When I'm not teaching here in Edinburgh, supervising graduate students, or working on a research paper, you might find me planning a conference, organising an academic birthday celebration, giving a seminar on optimal power flow, teaching at a summer school (check out Part 1 and Part 2), or participating in a podcast.
Being the Chair of the Mathematical Optimization Society (my term is 2023 to 2025) is one way that I contribute to my profession: the Society focuses on maintaining high professional standards in the area.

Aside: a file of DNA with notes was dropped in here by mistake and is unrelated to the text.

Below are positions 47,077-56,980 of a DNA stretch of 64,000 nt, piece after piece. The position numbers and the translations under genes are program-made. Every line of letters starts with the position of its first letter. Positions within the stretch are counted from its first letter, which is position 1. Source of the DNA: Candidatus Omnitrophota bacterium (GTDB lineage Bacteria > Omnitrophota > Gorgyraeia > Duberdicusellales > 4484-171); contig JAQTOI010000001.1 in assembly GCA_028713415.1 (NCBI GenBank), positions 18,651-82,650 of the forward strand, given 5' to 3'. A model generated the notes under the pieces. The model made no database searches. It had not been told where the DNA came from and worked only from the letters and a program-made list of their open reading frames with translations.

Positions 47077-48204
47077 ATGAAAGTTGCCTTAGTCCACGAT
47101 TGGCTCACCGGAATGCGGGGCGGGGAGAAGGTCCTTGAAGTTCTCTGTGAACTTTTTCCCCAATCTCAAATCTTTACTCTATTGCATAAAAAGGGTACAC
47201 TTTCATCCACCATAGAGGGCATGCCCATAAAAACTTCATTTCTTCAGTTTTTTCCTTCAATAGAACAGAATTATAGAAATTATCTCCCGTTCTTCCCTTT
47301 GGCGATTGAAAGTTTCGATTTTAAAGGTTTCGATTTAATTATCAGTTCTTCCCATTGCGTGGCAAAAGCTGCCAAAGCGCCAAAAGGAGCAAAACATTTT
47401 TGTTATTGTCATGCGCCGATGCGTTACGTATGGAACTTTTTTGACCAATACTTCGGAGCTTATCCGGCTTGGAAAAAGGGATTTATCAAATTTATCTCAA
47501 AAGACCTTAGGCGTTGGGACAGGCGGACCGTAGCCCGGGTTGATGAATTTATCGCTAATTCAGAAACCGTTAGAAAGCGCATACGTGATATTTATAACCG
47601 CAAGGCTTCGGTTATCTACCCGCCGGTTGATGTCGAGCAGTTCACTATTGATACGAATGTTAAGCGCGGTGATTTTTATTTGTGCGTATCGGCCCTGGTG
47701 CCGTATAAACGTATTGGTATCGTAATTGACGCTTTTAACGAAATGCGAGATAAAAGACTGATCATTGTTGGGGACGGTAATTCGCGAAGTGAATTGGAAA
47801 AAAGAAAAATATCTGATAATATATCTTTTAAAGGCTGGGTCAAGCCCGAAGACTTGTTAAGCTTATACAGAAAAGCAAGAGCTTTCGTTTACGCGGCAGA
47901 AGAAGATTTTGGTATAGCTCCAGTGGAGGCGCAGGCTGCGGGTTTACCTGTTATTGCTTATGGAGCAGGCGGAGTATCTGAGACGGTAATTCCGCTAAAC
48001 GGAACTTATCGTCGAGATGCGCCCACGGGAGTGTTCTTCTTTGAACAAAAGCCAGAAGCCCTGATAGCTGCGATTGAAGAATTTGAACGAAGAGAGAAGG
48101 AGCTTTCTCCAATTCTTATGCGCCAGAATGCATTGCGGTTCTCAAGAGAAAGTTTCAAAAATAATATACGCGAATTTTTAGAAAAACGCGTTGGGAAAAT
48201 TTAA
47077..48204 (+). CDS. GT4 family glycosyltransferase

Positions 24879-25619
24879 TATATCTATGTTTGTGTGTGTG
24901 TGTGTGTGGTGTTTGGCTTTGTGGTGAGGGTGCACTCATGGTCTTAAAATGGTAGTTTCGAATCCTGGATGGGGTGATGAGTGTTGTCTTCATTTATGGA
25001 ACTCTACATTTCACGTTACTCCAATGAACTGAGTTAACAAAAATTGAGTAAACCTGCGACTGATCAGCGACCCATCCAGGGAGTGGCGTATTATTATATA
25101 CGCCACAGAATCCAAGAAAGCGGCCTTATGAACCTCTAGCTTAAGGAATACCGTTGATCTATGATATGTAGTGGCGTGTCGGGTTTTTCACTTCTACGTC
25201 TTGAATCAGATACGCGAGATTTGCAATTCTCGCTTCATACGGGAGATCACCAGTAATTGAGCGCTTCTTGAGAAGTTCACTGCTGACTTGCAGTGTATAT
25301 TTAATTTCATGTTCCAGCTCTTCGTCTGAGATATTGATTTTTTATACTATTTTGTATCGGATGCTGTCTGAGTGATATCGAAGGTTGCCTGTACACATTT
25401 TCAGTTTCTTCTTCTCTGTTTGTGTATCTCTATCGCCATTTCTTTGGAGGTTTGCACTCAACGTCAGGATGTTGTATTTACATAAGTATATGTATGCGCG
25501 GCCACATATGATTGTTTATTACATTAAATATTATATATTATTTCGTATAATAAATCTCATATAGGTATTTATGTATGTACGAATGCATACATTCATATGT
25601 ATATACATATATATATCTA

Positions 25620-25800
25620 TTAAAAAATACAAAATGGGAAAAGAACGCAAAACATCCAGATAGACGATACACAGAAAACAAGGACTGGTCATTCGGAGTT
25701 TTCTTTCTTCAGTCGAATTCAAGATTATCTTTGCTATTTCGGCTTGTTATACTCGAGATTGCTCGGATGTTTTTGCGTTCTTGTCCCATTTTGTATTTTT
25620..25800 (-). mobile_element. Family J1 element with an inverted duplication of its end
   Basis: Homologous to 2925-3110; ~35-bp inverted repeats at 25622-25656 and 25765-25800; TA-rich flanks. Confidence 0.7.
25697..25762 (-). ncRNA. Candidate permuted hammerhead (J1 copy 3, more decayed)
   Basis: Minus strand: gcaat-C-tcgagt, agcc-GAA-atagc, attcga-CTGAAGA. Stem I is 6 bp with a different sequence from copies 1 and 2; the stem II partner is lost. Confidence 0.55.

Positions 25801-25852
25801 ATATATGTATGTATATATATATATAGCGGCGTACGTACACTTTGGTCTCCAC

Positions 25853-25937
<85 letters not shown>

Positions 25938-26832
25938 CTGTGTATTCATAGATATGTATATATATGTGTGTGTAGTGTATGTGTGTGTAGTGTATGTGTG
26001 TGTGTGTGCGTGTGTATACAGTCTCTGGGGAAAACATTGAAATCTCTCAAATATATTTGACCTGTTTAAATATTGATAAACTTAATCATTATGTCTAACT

The best thing about being an academic is the freedom, in terms of the research you do and how you teach and present. It's an important role, but you have tremendous freedom in the way you carry it out. And the worst thing about being an academic is also the freedom, because you usually want to do too much. It’s easy to overcommit or to become a perfectionist, because you can always improve on your current solution, so where do you stop? You have the freedom to explore the problem as deeply as you wish. The balancing act is always tricky, but in my opinion it’s a fantastic job.